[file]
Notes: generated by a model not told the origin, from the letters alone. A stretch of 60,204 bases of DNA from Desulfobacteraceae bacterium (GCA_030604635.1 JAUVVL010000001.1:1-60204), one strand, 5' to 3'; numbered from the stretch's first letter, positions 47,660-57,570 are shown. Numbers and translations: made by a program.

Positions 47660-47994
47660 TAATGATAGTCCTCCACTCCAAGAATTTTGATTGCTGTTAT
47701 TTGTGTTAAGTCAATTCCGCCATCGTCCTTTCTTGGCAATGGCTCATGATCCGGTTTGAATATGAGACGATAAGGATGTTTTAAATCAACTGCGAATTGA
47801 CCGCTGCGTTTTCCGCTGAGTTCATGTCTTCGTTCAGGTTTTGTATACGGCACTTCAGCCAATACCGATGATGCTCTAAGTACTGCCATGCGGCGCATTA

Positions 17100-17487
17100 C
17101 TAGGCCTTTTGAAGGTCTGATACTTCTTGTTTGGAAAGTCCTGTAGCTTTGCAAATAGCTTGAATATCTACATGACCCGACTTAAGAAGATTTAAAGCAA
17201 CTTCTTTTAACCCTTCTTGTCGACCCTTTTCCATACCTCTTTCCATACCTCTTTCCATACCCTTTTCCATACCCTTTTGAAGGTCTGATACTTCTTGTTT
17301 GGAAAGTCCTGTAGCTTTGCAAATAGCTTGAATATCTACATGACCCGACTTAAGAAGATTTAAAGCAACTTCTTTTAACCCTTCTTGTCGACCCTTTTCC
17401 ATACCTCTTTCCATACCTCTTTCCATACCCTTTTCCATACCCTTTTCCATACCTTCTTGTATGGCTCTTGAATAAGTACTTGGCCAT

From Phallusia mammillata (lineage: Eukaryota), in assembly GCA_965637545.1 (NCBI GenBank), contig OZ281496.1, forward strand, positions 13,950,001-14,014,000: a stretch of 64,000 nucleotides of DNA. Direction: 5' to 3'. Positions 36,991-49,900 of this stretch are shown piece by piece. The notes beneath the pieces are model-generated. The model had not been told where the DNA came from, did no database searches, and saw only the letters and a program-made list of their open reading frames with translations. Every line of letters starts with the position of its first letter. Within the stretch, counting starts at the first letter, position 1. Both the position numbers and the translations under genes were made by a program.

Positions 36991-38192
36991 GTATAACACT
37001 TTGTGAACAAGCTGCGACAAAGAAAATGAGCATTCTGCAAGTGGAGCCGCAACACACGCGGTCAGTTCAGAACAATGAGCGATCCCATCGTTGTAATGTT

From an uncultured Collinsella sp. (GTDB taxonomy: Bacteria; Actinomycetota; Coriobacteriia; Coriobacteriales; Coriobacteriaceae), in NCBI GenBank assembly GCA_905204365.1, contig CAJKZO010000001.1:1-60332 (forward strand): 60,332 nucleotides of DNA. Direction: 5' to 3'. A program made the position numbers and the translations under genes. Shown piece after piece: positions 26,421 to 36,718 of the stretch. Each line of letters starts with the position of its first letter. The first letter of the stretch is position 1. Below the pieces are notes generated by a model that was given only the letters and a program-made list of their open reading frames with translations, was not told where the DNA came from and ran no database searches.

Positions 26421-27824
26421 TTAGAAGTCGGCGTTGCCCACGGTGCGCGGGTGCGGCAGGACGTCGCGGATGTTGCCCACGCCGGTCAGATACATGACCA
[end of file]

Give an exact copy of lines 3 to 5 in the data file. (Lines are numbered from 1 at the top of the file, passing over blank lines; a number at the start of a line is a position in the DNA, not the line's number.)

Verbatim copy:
47660 TAATGATAGTCCTCCACTCCAAGAATTTTGATTGCTGTTAT
47701 TTGTGTTAAGTCAATTCCGCCATCGTCCTTTCTTGGCAATGGCTCATGATCCGGTTTGAATATGAGACGATAAGGATGTTTTAAATCAACTGCGAATTGA
47801 CCGCTGCGTTTTCCGCTGAGTTCATGTCTTCGTTCAGGTTTTGTATACGGCACTTCAGCCAATACCGATGATGCTCTAAGTACTGCCATGCGGCGCATTA